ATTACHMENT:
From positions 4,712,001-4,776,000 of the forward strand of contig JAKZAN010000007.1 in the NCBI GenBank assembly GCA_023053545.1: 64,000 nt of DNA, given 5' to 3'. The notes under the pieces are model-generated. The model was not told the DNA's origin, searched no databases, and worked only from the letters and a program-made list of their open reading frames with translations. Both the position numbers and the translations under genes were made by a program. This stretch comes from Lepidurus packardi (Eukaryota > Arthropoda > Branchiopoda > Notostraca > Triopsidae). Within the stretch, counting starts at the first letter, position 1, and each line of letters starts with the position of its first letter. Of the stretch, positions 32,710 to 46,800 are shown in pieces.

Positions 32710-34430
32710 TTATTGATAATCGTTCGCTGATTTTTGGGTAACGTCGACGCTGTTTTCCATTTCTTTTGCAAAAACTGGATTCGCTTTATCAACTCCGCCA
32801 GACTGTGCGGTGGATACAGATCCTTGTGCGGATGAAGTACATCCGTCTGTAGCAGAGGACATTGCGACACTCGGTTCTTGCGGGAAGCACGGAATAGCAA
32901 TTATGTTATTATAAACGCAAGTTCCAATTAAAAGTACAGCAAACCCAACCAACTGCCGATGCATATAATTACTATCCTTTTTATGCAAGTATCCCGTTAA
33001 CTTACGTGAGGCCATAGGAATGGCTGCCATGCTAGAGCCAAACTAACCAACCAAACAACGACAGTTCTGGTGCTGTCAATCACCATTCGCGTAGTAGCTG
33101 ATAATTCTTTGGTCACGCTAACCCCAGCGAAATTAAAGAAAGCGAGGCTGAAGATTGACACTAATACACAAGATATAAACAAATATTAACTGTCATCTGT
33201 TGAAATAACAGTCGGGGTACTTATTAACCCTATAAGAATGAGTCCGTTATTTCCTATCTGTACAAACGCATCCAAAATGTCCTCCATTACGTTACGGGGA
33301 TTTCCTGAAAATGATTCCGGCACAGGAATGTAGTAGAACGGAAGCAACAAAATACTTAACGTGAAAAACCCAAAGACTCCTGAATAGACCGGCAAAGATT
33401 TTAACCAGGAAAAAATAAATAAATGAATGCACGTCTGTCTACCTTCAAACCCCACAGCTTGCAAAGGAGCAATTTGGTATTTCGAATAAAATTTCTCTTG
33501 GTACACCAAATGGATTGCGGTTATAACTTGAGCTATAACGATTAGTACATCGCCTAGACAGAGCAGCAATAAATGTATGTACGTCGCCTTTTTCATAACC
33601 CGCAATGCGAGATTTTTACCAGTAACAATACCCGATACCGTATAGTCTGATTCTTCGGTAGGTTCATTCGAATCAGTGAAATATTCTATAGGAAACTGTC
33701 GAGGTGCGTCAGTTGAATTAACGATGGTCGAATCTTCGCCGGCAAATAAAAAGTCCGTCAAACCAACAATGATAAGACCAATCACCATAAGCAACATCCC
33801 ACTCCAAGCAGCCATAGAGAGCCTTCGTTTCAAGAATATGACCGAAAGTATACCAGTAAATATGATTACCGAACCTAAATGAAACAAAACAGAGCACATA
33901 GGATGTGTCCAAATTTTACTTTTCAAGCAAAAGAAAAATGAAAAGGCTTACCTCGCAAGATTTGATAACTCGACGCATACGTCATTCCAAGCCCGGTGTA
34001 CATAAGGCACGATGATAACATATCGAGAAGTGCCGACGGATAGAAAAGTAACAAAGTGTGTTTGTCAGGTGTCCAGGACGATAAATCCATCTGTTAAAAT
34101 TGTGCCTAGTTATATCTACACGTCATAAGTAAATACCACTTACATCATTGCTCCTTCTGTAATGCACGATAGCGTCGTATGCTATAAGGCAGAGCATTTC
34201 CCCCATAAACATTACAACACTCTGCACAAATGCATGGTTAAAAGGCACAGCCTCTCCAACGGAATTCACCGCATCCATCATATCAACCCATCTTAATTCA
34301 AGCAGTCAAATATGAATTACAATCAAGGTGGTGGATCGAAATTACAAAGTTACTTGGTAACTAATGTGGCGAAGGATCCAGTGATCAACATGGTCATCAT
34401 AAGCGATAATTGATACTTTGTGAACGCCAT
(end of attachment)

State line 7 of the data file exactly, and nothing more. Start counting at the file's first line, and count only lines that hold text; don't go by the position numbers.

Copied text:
33101 ATAATTCTTTGGTCACGCTAACCCCAGCGAAATTAAAGAAAGCGAGGCTGAAGATTGACACTAATACACAAGATATAAACAAATATTAACTGTCATCTGT